Florida is always a state to watch in a presidential election, and now Governor Rick Scott is giving Democrats another reason to keep an eye on the Sunshine State.
Yesterday, the Department of Justice filed a lawsuit against Florida to stop Governor Scott from going through with a plan to purge voter rolls of ineligible voters. The move came as Scott filed his own lawsuit against the Department of Homeland Security, alleging that the agency failed to give him the database he says he needs to carry out his plan.
The Justice Department claims the Governor is breaking the law by tinkering with voter rolls 90 days before an election (Florida has a primary on August 14th). Scott claims he is just trying to prevent voter fraud. But Democrats see something more nefarious. They allege the purge is an attempt to remove Democrats and Hispanics from the rolls in advance of the November election.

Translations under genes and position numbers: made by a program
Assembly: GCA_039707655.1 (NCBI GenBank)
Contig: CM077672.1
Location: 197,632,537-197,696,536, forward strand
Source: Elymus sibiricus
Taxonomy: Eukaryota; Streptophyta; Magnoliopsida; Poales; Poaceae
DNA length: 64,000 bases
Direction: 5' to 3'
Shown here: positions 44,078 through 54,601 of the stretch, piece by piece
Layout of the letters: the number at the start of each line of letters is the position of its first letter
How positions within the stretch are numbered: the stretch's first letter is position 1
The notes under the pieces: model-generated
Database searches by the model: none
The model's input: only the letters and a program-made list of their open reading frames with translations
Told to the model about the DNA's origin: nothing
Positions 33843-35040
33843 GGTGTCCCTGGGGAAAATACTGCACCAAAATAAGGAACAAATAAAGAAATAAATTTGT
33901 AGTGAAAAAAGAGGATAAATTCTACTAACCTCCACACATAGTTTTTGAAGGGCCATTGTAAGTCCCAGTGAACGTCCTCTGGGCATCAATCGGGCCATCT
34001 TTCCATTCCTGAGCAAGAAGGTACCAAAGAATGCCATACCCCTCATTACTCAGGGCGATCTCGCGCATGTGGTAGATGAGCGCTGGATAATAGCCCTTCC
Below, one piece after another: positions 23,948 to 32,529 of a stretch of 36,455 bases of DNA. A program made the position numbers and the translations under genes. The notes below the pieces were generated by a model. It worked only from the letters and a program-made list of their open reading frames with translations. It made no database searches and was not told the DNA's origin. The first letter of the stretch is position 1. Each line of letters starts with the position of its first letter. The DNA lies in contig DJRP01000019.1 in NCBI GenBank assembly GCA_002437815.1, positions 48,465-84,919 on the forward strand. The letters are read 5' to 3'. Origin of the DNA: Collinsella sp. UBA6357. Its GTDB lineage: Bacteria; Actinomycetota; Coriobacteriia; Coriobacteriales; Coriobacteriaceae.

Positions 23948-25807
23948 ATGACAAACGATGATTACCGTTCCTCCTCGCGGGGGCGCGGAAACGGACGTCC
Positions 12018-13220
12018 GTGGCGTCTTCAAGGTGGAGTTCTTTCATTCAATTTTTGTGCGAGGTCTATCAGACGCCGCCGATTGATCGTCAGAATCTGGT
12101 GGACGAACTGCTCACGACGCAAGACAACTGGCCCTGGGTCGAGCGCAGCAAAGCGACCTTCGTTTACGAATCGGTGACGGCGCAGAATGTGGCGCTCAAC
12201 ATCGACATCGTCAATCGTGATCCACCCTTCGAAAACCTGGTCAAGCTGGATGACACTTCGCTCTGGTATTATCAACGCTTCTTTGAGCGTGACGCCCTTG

Democrats may have point: According to the Miami Herald, 87% of the 2,700 people on Scott's list are minorities, and, it turns out, there aren't many "ineligible voters" gaming the system. The Brennan Center for Justice has long said that one is more likely to get struck by lightning than encounter voter fraud. What Florida is likely to see--and it appears it is already seeing this--are disenfranchised voters who are afraid to exercise their constitutional right. The Brennan Center says that as of 2010, 37% of eligible citizens in Florida were not registered to vote.
For now, Scott's plan is on hold, thanks in large part to Florida's elections supervisors, who say they're not going to purge the rolls. Regardless, Democrats (and their lawyers) will be watching in November.